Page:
Can hydrogen become part of the climate solution?

The MIT Energy Initiative’s 2019 Spring Symposium investigates the resurgence of global interest in low-carbon hydrogen.

Kathryn Luu MITEI

Hydrogen was the element of conversation at the MIT Energy Initiative’s Spring Symposium, held on Monday, June 3, in the Samberg Conference Center at MIT. The annual symposia provide a vehicle for focusing on timely issues in the energy field.

More than 100 people joined MIT researchers and industry leaders to learn about the current state of hydrogen in the energy system and the ways in which it could be employed as part of a low-carbon future. The day-long event, sponsored by Cummins and Électricité de France, featured sessions on topics ranging from transportation and infrastructure to technological advances coming out of laboratories to government policies.

In his welcoming remarks, MITEI Director Robert Armstrong provided background for the day’s hydrogen discussion. “As we work to decarbonize all of the sectors of energy, we can see that we are going to struggle unless we develop new ideas, and new methods for reaching across the power, industry, and transportation sectors,” said Armstrong. The symposia are “an opportunity to bring together experts from different sectors—from academia, government, policy, and industry—to think about an issue in a broad way and to think about what the hurdles and opportunities are in moving forward” toward a low-carbon future.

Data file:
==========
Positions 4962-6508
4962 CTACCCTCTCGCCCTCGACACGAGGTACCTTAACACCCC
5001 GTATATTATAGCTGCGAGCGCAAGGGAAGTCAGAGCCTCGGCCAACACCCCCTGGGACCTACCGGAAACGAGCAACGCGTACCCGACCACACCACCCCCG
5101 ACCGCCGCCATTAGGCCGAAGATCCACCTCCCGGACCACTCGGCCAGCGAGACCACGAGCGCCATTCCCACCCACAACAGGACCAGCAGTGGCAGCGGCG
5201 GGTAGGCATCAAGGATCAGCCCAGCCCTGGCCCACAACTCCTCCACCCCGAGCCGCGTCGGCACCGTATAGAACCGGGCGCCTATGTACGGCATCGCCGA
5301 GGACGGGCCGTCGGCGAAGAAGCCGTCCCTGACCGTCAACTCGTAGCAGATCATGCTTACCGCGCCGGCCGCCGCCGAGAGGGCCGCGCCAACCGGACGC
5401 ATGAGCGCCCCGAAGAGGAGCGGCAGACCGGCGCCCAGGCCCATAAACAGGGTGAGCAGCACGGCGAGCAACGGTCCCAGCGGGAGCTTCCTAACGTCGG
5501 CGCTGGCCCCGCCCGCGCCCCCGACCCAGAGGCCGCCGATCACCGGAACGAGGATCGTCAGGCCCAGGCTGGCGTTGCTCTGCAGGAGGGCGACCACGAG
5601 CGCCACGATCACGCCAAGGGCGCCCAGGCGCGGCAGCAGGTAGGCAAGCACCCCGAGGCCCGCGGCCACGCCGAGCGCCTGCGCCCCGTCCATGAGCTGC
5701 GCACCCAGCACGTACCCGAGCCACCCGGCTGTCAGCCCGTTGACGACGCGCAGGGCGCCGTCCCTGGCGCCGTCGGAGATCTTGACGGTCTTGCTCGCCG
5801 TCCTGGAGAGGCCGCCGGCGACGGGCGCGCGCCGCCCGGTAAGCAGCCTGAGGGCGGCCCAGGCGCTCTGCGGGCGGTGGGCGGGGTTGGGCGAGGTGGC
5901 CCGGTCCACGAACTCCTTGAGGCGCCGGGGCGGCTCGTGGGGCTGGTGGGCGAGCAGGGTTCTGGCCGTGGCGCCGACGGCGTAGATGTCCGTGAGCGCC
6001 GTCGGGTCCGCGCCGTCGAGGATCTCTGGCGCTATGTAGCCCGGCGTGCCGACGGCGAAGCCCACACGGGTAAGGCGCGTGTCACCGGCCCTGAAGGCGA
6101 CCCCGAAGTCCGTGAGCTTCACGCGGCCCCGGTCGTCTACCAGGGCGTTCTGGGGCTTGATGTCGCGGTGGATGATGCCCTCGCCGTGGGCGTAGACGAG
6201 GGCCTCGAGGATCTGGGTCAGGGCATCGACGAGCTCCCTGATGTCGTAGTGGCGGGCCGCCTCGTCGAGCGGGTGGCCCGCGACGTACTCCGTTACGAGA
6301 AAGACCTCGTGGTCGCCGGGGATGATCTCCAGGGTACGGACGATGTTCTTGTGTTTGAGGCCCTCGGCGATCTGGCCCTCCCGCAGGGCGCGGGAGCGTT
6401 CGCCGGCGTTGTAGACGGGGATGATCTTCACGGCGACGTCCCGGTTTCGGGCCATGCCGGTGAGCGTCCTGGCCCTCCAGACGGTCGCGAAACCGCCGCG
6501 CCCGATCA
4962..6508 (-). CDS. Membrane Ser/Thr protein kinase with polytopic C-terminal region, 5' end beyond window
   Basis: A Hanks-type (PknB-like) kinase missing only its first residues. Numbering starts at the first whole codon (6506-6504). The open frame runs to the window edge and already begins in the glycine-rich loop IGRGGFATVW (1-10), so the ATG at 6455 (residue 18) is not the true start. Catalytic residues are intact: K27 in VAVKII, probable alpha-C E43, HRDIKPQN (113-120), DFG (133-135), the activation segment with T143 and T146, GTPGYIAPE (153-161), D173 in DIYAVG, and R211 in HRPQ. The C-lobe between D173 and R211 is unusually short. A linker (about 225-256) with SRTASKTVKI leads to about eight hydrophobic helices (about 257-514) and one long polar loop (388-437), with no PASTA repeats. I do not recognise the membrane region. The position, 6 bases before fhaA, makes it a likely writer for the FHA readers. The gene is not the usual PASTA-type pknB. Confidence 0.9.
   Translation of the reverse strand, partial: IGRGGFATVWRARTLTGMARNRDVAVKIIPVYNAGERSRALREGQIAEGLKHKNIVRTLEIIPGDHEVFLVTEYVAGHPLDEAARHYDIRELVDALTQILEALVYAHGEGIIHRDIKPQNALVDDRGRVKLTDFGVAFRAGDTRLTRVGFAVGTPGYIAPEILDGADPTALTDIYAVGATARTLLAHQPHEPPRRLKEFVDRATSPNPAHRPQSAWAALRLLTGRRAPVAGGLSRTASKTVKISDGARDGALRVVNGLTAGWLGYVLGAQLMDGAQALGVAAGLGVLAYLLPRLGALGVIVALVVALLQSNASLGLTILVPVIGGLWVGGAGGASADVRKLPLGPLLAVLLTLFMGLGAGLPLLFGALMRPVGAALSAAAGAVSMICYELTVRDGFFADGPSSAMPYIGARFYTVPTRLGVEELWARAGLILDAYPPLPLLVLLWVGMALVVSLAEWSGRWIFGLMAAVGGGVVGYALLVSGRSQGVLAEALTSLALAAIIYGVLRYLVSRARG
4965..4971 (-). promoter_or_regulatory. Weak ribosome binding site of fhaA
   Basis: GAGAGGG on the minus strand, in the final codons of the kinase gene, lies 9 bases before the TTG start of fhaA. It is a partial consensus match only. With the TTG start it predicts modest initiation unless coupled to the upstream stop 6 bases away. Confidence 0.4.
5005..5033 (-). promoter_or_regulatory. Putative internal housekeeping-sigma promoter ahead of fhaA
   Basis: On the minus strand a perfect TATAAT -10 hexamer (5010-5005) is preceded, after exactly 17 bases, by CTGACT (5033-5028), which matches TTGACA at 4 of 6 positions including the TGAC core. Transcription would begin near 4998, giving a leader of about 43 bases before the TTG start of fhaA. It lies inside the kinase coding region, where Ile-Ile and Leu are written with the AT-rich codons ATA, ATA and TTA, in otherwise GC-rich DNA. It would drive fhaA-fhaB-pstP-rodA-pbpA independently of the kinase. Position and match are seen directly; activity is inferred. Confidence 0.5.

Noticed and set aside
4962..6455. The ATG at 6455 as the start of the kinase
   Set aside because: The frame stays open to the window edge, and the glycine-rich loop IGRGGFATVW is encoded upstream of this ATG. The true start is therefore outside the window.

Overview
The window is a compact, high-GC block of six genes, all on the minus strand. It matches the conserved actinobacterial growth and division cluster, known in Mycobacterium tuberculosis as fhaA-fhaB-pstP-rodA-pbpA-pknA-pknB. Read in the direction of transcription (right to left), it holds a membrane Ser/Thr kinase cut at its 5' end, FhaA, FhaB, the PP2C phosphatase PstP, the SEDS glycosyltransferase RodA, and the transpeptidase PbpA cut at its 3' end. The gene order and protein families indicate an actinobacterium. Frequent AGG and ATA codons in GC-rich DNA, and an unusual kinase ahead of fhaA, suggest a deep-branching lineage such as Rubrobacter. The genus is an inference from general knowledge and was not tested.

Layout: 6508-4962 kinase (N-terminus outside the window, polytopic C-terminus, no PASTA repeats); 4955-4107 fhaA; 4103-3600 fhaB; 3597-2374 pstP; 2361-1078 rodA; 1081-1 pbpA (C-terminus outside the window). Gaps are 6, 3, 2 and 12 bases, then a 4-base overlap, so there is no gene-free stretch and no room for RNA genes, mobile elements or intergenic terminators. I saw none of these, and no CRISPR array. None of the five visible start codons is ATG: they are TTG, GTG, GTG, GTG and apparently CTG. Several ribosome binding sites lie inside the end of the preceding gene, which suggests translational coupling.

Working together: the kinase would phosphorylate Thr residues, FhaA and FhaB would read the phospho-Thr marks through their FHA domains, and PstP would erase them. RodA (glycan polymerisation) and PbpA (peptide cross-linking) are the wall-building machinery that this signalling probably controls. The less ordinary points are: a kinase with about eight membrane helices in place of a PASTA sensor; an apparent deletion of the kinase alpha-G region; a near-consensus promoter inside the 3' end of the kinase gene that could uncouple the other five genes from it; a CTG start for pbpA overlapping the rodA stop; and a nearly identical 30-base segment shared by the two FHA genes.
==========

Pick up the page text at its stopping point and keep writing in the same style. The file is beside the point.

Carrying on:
MITEI Director Robert C. Armstrong delivers the welcoming remarks at the Spring Symposium on Monday, June 3, 2019. Credit: Kelley Travers

Sergey Paltsev, deputy director of the MIT Joint Program on the Science and Policy of Global Change and a senior research scientist at MIT Energy Initiative, provided framework for the day in his opening remarks. Paltsev is the lead modeler in charge of the MIT Economic Projection and Policy Analysis model of the world economy. Paltsev explained that in existing integrated models that combine the human dimension and climate components in order to see how we can reach the goals set forth in the Paris Agreement and avoid severe climate impacts, there is no “silver bullet.”

“We see that under certain conditions, you have some pathways to decarbonize, but we don’t really see the perfect answer because while there are some solutions in some sectors of the economy, there are still a lot of challenges in many other sectors of the economy,” said Paltsev. “What’s so good about hydrogen is that it has the potential to provide energy in all parts of the economy. […]There are many avenues where you can employ hydrogen in order to achieve your goals.” Today, hydrogen is primarily used in the industrial sector for the production of chemicals like methanol and ammonia (a precursor for  fertilizer production), as well as in refining crude oil for producing fuels and petrochemicals. Other potential decarbonized end uses for hydrogen include transportation and industry energy usage; residential heating and power; and as a renewable feedstock. Hydrogen could also be used to power remote communities with no access to the grid.